‘’When you judge another person, you do not define him or her;
you define yourself.’’
For a very large part of my life I, like so many others I’m sure, have felt judged; every major life choice I have ever made came gifted with some form of criticism, with some form of judgement which often led me to ask myself ‘’Am I really so different from those who choose to criticise me?’’
To judge another does not only draw distinctions by making comparisons; to judge another carries with it a moral judgement of right or wrong, of good or bad and makes use of words such as ‘should and shouldn’t, responsible and irresponsible. Judgement says, “If I were you, I wouldn’t have done what you did.”
As far as the ego is concerned, the part of our false-self believes that there is power in judgement. The ego self has many of us believe that the more we judge another, the more power we have over that person; the ego equates power and judgement with strength and control but in essence, judgement only serves to create separation.
This separation of ‘me’ from ‘you’, ‘us’ from them” keeps us chained to the blind and false ego mind. The ancient wisdom of Buddha teaches us that one of the sources of suffering in this world is our failure to remember that we are all one. This brings to mind a quote I recently read:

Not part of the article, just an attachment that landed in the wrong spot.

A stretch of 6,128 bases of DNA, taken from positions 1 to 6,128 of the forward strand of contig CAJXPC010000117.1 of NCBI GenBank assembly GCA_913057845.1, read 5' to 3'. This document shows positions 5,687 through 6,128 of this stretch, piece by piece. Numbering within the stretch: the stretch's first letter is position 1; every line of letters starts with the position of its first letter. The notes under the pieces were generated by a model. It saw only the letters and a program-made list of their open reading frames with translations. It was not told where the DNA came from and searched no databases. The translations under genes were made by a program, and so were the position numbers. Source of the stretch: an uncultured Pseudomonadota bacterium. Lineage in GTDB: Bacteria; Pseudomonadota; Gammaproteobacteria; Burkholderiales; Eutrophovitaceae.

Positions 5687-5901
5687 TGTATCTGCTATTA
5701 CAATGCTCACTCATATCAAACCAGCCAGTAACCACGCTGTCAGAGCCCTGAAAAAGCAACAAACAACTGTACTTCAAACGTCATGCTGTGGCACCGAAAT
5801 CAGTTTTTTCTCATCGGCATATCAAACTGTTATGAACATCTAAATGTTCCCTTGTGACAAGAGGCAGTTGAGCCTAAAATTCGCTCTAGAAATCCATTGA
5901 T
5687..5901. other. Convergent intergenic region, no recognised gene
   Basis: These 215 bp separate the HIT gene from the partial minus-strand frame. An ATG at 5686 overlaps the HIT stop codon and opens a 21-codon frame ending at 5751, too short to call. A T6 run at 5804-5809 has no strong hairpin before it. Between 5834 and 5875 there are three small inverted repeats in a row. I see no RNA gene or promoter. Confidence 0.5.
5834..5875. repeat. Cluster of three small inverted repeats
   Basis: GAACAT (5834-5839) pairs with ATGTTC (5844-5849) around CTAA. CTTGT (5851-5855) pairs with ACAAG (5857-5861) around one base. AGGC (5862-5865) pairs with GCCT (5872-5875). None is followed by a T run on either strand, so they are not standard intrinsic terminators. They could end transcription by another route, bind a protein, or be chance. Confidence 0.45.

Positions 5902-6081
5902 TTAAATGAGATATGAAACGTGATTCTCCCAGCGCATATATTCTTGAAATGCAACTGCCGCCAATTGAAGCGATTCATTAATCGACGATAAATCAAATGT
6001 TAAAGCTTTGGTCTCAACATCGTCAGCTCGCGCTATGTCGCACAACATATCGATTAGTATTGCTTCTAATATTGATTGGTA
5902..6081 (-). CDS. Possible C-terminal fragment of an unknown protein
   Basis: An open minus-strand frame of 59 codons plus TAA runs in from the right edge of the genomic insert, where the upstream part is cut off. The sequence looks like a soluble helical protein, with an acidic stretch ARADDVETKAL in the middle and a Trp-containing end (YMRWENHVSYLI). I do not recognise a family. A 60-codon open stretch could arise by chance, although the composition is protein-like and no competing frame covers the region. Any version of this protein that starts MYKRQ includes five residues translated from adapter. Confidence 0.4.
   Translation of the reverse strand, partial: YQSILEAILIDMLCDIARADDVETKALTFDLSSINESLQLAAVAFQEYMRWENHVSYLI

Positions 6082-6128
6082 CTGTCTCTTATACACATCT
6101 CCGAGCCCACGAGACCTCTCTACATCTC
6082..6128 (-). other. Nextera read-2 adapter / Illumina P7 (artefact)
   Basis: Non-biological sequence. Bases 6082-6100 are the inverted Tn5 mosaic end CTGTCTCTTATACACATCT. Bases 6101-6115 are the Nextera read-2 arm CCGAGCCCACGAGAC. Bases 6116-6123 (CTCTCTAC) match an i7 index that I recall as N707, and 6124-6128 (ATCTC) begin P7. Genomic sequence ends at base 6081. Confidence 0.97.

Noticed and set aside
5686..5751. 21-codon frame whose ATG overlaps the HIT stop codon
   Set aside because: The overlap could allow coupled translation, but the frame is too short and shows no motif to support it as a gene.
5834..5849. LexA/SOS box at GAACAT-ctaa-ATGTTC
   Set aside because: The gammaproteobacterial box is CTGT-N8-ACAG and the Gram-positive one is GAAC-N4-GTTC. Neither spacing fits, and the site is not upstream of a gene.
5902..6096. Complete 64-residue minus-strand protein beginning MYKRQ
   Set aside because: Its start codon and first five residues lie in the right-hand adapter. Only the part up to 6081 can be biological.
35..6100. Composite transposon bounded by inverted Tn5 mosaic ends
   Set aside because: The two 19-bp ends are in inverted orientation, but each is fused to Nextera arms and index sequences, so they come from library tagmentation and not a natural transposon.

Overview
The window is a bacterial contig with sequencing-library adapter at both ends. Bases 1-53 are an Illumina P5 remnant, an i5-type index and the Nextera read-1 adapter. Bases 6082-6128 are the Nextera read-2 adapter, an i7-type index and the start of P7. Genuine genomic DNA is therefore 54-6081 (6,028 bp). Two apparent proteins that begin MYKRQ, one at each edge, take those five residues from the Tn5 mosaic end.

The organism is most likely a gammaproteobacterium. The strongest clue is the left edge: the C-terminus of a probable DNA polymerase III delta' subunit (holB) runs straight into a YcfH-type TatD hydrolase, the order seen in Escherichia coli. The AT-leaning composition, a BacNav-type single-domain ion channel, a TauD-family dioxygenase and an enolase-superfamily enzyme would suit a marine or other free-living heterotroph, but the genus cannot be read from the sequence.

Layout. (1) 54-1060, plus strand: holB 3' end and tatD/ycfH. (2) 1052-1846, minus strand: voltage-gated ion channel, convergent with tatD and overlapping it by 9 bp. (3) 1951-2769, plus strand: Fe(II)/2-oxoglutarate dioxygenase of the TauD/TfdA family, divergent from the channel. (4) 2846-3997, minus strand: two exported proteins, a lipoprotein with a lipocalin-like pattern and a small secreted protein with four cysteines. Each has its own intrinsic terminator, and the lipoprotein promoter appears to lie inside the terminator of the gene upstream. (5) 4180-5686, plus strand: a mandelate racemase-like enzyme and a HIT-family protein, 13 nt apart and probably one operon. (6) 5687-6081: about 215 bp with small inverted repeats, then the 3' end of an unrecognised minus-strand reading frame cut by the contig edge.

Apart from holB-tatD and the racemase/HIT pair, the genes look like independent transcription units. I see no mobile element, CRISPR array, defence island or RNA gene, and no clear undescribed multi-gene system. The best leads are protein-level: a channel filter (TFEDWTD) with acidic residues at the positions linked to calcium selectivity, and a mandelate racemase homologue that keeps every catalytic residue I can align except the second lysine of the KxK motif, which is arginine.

Putting oneself in another’s shoes is the essence of compassion. It says, you and I are one; we are the same being looking out at the physical world through a different lens. Have you ever had a moment of understanding? One of those moments in which you understand where another person is coming from? A moment when all of a sudden you inhabit that person’s world and everything they have done or are doing makes sense? An understanding of the experience of being that person? It is with this understanding that we can grow in our spiritual path and practice compassion.
When you next interact with people, either today or tomorrow, make an effort to pay attention to your perceptions of them. What are you seeing? Who are you seeing? Make a mental note of that, then set it aside and remind yourself that you are looking into the eyes of God/the Universe/Higher Consciousness, of Love itself. You are essentially looking at a version of yourself,
And next time you find yourself tempted to criticise or judge another, bring that person into yourself and see them for who and what they truly are –a divine being of light navigating through the storms of this physical life trying to do the best they can with the tools and resources available to them.
I leave you this week with a poem from my favourite Sufi Mystic which has helped me as I continue my journey on the spiritual path accepting my own and others’ judgements:
‘’Out beyond ideas of wrong-doing and right-doing,
there is a field.
I’ll meet you there.
When the soul lies down in that grass,
the world is too full to talk about.
Ideas, language, even the phrase
doesn’t make any sense.’’
With much love and light